By Tag Christof
Updated January 12, 2015
Credit: © Need Supply Co.

This piece originally appeared on

If you live in North America, there’s a pretty good chance you don’t exactly enjoy the taste of licorice. In fact, it’s likely that you hate it. And in that case, the simple thought of licorice ice cream, licorice breadsand pastries, and licorice marinated meats—all washed down with an ice cold licorice beer or cocktail—probably makes you cringe.

Unquestionably one of the culinary world’s most divisive flavours, licorice has the power to induce both sour-faced revulsion from those who detest it, as well as glowing praise from its minority of devotees. This is especially true in the United States, where the black stuff has long been a perennial Halloween night reject. But is the revulsion justified? How well do we really know the enigmatic stuff sometimes referred to as the “sixth flavor”?

Enter LAKRIDS, founded by an enterprising young Dane, Johan Bülow, in 2007. Bülow started the company in his mother’s tiny kitchen on the holiday island of Bornholm, southeast of Copenhagen to rediscover traditional licorice recipes and combine them with the best raw materials in order to create something that is both familiar and loved.

Part of the problem, LAKRIDS’ Peter Husted tells us, is not that people simply love or hate the stuff, but rather that they dislike things called licorice—things which actually have little to do with real licorice root. He challenges the love/hate dichotomy as a false divide, and blames a globalized food industry for the wholesale “destruction” of the popular palate—which has in turn created mass aversion to complex, nuanced flavors like licorice.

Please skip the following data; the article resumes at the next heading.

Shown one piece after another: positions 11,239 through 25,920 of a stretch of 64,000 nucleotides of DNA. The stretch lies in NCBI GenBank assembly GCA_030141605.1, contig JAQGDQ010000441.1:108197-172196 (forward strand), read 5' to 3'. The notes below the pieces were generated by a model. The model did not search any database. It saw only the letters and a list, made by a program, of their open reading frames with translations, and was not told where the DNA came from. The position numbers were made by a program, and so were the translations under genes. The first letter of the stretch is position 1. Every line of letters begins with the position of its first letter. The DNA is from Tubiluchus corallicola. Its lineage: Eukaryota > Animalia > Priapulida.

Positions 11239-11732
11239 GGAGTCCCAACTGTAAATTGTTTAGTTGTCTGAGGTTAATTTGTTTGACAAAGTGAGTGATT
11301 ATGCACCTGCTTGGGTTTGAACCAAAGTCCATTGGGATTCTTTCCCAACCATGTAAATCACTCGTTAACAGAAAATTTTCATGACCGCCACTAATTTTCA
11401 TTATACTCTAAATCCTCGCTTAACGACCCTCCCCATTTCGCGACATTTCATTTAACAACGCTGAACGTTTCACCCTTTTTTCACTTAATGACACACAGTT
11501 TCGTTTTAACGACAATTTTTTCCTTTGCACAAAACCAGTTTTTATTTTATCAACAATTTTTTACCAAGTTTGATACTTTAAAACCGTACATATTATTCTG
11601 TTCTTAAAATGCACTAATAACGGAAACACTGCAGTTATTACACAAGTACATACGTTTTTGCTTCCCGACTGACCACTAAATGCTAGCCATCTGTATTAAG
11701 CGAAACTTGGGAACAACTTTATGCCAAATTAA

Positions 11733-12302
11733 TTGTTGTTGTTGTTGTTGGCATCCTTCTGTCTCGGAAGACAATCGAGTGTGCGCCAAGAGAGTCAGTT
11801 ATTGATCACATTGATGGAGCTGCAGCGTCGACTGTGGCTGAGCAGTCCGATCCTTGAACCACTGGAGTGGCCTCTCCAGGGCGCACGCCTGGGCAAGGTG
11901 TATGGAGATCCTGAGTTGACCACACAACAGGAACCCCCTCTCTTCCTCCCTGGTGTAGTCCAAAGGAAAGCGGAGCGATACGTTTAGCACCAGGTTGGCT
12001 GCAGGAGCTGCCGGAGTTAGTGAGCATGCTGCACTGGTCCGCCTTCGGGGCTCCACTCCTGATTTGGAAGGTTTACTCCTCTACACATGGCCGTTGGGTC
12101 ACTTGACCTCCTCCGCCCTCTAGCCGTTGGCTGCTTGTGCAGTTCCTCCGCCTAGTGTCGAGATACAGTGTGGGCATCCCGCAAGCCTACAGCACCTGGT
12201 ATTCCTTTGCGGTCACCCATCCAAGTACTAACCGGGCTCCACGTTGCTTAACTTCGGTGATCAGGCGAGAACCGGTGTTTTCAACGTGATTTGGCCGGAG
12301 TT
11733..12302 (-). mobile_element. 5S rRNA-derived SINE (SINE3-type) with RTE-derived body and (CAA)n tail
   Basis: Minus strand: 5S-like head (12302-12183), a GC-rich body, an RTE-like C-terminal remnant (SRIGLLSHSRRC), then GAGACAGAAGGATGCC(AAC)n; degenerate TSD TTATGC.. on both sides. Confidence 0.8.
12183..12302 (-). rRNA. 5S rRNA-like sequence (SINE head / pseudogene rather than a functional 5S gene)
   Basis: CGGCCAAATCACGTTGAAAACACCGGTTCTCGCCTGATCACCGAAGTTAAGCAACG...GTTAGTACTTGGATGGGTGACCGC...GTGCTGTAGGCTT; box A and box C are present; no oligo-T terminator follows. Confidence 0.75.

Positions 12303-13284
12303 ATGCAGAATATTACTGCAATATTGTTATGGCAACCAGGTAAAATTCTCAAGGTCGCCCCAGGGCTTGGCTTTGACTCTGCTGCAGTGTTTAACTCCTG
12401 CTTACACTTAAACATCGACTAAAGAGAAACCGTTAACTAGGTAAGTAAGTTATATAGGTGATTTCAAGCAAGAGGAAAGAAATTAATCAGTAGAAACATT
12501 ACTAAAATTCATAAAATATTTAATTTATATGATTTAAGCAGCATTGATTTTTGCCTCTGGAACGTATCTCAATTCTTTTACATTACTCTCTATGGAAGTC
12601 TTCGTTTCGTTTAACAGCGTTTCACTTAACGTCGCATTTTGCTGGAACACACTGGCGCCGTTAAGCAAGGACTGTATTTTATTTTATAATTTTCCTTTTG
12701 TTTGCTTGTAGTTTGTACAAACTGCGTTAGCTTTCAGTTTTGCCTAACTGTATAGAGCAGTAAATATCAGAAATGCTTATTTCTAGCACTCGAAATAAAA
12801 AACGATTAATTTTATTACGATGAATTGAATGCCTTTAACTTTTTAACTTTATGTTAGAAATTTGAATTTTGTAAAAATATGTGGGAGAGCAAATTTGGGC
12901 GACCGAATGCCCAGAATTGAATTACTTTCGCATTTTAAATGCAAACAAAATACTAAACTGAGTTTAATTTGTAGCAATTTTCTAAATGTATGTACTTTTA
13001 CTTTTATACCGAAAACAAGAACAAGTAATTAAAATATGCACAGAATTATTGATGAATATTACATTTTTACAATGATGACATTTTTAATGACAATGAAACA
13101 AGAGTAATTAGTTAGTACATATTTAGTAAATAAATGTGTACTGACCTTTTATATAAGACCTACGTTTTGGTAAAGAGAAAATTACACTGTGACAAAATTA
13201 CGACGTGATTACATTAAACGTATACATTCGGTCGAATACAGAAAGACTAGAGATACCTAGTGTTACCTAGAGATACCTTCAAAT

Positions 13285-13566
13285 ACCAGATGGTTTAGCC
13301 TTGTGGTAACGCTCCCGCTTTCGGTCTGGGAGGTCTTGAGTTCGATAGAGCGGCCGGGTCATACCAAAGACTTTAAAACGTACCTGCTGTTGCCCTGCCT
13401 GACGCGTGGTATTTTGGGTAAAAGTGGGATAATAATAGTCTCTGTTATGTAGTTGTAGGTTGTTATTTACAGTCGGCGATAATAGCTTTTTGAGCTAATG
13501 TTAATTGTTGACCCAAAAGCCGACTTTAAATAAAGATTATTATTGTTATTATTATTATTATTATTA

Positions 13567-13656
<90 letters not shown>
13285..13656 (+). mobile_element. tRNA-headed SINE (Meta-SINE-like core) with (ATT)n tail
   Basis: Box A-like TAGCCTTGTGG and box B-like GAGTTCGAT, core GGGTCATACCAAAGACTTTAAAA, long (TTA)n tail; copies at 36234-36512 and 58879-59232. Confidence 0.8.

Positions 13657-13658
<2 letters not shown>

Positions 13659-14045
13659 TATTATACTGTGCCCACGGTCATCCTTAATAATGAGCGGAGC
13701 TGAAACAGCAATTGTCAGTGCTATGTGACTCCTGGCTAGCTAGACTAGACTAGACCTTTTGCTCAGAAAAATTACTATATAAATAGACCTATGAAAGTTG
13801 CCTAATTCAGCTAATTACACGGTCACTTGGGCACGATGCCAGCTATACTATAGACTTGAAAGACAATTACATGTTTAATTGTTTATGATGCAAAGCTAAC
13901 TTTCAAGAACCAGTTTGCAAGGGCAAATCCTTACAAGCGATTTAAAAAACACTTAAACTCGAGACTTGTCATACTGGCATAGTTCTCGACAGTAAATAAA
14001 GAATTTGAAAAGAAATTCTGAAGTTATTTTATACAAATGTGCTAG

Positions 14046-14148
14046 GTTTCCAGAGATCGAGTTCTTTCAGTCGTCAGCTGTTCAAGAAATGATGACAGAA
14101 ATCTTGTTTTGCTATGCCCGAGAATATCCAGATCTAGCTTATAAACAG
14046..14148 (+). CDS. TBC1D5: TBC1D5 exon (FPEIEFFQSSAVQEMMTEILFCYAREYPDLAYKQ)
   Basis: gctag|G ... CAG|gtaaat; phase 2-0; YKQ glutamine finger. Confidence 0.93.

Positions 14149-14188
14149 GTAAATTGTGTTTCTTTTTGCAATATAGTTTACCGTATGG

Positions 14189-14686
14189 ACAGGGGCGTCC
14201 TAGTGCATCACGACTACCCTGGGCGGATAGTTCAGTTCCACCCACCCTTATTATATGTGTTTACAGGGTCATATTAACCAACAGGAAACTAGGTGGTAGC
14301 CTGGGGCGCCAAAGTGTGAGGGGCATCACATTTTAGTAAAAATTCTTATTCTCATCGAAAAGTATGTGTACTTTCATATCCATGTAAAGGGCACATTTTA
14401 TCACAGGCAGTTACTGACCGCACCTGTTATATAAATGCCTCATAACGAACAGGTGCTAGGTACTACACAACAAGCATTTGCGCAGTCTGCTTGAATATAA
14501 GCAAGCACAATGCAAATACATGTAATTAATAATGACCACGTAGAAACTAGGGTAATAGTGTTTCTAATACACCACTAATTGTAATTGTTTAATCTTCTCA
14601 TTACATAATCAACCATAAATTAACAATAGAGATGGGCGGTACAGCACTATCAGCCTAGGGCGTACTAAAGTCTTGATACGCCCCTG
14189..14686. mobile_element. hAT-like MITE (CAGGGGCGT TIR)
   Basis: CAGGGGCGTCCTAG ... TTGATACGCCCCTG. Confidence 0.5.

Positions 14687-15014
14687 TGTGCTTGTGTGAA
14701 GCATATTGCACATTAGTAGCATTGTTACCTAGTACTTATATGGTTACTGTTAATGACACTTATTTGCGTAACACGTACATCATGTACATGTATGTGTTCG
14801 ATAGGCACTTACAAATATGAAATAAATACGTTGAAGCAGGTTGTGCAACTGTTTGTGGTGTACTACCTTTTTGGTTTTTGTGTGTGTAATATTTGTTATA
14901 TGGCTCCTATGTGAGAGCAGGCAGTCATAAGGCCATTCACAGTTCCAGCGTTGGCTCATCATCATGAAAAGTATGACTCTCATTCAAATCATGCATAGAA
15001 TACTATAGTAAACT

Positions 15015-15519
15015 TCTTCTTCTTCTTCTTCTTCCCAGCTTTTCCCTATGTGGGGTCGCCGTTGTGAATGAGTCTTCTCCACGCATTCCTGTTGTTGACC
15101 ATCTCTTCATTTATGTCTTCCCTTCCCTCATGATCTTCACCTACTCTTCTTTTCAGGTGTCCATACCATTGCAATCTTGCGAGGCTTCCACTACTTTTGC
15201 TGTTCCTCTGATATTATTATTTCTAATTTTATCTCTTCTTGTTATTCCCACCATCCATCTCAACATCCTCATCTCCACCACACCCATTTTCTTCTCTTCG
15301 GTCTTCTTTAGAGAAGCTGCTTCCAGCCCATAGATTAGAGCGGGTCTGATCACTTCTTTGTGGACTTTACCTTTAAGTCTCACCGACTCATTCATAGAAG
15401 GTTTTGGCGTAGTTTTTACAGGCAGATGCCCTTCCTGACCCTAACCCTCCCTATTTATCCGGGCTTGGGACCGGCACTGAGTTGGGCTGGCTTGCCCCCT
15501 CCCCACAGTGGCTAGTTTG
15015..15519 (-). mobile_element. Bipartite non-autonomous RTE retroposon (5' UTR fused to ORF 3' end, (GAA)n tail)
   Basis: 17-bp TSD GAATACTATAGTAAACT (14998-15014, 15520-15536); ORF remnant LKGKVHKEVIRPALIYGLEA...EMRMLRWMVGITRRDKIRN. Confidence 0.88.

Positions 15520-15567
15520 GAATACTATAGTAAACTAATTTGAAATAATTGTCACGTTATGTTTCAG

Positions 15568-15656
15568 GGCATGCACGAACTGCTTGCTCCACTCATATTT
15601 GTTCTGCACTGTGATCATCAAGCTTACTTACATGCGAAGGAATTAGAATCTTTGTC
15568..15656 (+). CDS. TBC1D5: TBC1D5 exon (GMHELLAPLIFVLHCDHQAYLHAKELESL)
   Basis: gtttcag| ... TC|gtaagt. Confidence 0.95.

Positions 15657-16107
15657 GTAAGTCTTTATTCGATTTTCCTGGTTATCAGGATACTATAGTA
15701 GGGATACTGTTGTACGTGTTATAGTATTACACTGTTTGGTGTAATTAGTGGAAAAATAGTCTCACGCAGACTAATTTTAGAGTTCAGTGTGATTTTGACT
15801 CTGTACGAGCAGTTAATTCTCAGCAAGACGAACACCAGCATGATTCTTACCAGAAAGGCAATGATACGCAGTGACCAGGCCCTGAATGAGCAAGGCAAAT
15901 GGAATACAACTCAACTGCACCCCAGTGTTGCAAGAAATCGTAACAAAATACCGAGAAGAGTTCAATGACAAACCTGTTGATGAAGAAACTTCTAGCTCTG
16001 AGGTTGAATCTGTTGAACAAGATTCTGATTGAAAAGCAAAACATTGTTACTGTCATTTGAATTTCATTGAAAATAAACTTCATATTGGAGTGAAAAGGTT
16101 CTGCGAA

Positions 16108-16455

Although some varieties of licorice root are naturally thirty times sweeter than sugar and possess a range of flavors, many of us have only ever known the stuff to be a tough, tar-like and artificially flavored black candy that closely resembles deer droppings.

LAKRIDS, then, has made its mission to reimagine licorice and to reintroduce to the world its multidimensionality. And after cracking the code for small-batch production, Bülow and his team have set their eyes upon broadening its creative horizons—so far they’ve experimented with salt, chili, fruit, chocolate and others and continue to push the envelope. The brand is also pushing licorice as a spice by asking top chefs, baristas and bartenders around Scandinavia to rethink ways in which licorice can be utilized in the kitchen. Peter tells us “We say to them, ‘we can provide you with the very best licorice ingredients—what do you think you can do with them? Can you get licorice into a salad? Into a seafood dish? Into a Martini?’”

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With licorice, Peter explains, “we’re giving chefs another tool for their toolbox—and what they’re doing with that tool is truly remarkable.” And so, as licorice finds new ways into the culinary zeitgeist, perhaps there’s even hope that those of us who grew up hating the strange black stuff might someday even become licorice lovers. Perhaps.